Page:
Using query strings in ASP.NET Core unit tests

Using query string in controller unit tests is actually easy until we don’t need anything more advanced. We can buld up a string with query parameters and go with it. But what if things get more complex and we need encoding or multiple values? Here’s how to build safe query string for ASP.NET COre controller unit tests.

Inject users and roles dynamically to ASP.NET Core integration tests

After getting fake authenticated user to ASP.NET Core integration tests I made step further and introduced the way to use different user accounts. Using multiple users and roles instead of one test users is very common scenario in web applications. During my carreer I have seen only few business applications that doesn’t use different roles. This blog post demonstrates how to inject users dynamically to ASP.NET Core integration tests.

Create fake user for ASP.NET Core integration tests

After getting done with fake users for ASP.NET Core controller unit tests I wanted to make fake users available also in integration tests. It took some inventing and hacking but I made it work. This blog post shows you how to create fake users for ASP.NET Core integration tests and write effective extension methods to keep integration tests shorter.

Create fake user for ASP.NET Core controller tests

I think most of ASP.NET Core applications have authentication enabled. When writing unit tests for controllers we have one set of tests that need authenticated user and other set of tests that need anonymous user. Faking User property of controller is a little bit tricky. This blog post shows how to do it.

File uploads in ASP.NET Core integration tests

Writing integration tests for ASP.NET Core controller actions used for file uploads is not a rare need. It is fully supported by ASP.NET Core integration tests system. This post shows how to write integration tests for single and multiple file uploads.

Using ASP.NET Core Identity user accounts in integration tests

I have application that uses ASP.NET Core Identity with classic logins and there’s need to cover this application with integration tests. Some tests are for anonymous users and others for authenticated users. This blog post shows how to set selectively set authenticated ASP.NET Core Identity user for ASP.NET Core integration tests.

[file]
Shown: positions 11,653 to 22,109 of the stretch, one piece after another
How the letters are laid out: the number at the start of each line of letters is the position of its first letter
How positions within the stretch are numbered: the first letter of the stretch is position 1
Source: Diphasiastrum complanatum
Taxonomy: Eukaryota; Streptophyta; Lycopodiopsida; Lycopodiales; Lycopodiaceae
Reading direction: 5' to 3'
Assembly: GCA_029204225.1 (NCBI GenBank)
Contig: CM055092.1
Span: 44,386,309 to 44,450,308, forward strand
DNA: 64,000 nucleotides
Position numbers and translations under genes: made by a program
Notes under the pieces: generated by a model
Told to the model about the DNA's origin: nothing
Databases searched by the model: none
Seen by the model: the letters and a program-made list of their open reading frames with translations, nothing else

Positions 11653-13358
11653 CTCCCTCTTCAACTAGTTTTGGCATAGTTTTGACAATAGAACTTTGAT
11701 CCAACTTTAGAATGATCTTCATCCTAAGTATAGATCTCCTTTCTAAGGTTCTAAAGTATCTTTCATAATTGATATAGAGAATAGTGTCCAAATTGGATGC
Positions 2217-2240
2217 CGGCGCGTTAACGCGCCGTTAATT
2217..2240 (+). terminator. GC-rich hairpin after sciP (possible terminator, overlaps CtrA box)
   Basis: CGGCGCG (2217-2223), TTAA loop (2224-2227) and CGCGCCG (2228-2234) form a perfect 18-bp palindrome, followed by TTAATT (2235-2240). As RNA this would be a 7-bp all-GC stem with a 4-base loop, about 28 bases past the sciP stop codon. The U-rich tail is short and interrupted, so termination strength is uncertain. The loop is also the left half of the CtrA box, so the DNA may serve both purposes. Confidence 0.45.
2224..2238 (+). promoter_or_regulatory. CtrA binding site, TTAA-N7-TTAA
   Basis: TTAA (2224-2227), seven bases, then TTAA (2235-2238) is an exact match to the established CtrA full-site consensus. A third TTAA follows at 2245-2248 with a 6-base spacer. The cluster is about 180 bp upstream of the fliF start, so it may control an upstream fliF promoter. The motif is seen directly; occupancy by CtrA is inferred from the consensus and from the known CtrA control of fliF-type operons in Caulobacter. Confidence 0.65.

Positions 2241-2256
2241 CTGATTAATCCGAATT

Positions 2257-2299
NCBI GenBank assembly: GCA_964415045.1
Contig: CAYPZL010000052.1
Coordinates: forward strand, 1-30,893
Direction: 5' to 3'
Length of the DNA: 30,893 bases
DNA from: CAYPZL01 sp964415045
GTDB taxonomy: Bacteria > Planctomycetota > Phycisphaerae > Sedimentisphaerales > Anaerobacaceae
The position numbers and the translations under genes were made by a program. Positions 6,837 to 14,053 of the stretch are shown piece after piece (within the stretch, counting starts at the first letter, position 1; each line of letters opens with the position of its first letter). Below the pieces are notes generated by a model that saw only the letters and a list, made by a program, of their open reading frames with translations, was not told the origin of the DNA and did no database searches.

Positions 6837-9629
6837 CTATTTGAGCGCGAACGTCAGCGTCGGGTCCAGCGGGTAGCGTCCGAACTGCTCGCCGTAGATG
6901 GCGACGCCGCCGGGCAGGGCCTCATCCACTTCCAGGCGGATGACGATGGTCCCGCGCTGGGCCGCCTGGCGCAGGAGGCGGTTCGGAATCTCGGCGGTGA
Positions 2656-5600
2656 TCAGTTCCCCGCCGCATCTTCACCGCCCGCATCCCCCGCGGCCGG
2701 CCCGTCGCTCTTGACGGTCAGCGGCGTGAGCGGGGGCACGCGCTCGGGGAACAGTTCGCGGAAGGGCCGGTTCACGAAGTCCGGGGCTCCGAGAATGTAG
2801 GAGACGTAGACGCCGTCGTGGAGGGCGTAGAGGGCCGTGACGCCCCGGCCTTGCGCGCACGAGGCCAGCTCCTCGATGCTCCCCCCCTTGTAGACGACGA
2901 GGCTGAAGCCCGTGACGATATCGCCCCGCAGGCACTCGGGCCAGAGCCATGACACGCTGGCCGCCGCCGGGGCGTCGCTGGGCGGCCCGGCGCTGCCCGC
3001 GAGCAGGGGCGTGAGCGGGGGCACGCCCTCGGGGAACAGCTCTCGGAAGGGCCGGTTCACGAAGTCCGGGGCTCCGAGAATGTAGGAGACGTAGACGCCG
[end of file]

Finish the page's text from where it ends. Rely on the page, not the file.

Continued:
Using custom startup class with ASP.NET Core integration tests

My previous post demonstrated how to use custom appsettings.js file with integration tests in ASP.NET Core. But in practice it’s not enough and very often we need custom startup class that extends the one in web application project to configure application for integration tests. This blog post shows how to do it.

Using custom appsettings.json with ASP.NET Core integration tests

ASP.NET Core introduced the concept of TestServer for integration testing of web applications. Integration tests need web application run with all bells and whistles to make sure that all components work together with no flaws. Often we need special settings for integration tests as web application cannot use live services and easiest way to do it is to use special appsettings.json file. This blog post shows how to do it.

Fail build on Azure DevOps for low code coverage

As my ASP.NET Core code coverage reports work nice in Azure DevOps build pipeline I took step forward and made builds fail on Azure DevOps if percent of lines covered is below 60. This blog post shows how to do it using ReportGenerator and Build Quality Checks build tasks.

How to exclude code from code coverage

Recently I blogged about how to generate nice code coverage reports for ASP.NET Core and .NET Core applications. This blog post focuses on how to leave out from code coverage all code that will not be covered with unit tests and get numbers shown on code coverage reports correct.

Breaking static dependency